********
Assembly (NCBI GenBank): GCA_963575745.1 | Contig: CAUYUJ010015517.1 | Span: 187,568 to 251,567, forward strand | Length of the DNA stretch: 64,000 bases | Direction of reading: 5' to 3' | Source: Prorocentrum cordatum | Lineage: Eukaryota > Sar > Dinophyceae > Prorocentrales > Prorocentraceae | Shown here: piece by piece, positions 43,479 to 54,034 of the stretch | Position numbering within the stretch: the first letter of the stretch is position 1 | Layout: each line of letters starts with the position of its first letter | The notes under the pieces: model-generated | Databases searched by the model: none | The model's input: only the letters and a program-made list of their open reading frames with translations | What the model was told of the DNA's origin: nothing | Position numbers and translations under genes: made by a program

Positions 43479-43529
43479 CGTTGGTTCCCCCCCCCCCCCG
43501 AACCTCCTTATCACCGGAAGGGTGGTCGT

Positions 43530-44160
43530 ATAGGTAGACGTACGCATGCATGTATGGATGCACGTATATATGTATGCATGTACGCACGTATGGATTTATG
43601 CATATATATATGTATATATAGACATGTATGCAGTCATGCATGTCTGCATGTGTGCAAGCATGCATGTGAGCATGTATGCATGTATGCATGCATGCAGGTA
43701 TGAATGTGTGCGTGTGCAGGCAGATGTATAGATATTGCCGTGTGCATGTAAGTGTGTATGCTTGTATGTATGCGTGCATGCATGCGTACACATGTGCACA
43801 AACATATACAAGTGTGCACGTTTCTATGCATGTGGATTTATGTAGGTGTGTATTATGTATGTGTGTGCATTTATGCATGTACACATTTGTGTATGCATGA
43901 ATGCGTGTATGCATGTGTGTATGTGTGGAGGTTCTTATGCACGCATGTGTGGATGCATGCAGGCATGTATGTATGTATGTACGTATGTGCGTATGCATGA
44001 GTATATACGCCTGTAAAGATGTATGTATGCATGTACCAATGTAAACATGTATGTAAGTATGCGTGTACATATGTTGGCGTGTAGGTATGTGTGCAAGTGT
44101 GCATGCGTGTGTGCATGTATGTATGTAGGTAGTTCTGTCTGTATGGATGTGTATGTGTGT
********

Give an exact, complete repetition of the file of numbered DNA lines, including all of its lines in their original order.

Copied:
Assembly (NCBI GenBank): GCA_963575745.1 | Contig: CAUYUJ010015517.1 | Span: 187,568 to 251,567, forward strand | Length of the DNA stretch: 64,000 bases | Direction of reading: 5' to 3' | Source: Prorocentrum cordatum | Lineage: Eukaryota > Sar > Dinophyceae > Prorocentrales > Prorocentraceae | Shown here: piece by piece, positions 43,479 to 54,034 of the stretch | Position numbering within the stretch: the first letter of the stretch is position 1 | Layout: each line of letters starts with the position of its first letter | The notes under the pieces: model-generated | Databases searched by the model: none | The model's input: only the letters and a program-made list of their open reading frames with translations | What the model was told of the DNA's origin: nothing | Position numbers and translations under genes: made by a program

Positions 43479-43529
43479 CGTTGGTTCCCCCCCCCCCCCG
43501 AACCTCCTTATCACCGGAAGGGTGGTCGT

Positions 43530-44160
43530 ATAGGTAGACGTACGCATGCATGTATGGATGCACGTATATATGTATGCATGTACGCACGTATGGATTTATG
43601 CATATATATATGTATATATAGACATGTATGCAGTCATGCATGTCTGCATGTGTGCAAGCATGCATGTGAGCATGTATGCATGTATGCATGCATGCAGGTA
43701 TGAATGTGTGCGTGTGCAGGCAGATGTATAGATATTGCCGTGTGCATGTAAGTGTGTATGCTTGTATGTATGCGTGCATGCATGCGTACACATGTGCACA
43801 AACATATACAAGTGTGCACGTTTCTATGCATGTGGATTTATGTAGGTGTGTATTATGTATGTGTGTGCATTTATGCATGTACACATTTGTGTATGCATGA
43901 ATGCGTGTATGCATGTGTGTATGTGTGGAGGTTCTTATGCACGCATGTGTGGATGCATGCAGGCATGTATGTATGTATGTACGTATGTGCGTATGCATGA
44001 GTATATACGCCTGTAAAGATGTATGTATGCATGTACCAATGTAAACATGTATGTAAGTATGCGTGTACATATGTTGGCGTGTAGGTATGTGTGCAAGTGT
44101 GCATGCGTGTGTGCATGTATGTATGTAGGTAGTTCTGTCTGTATGGATGTGTATGTGTGT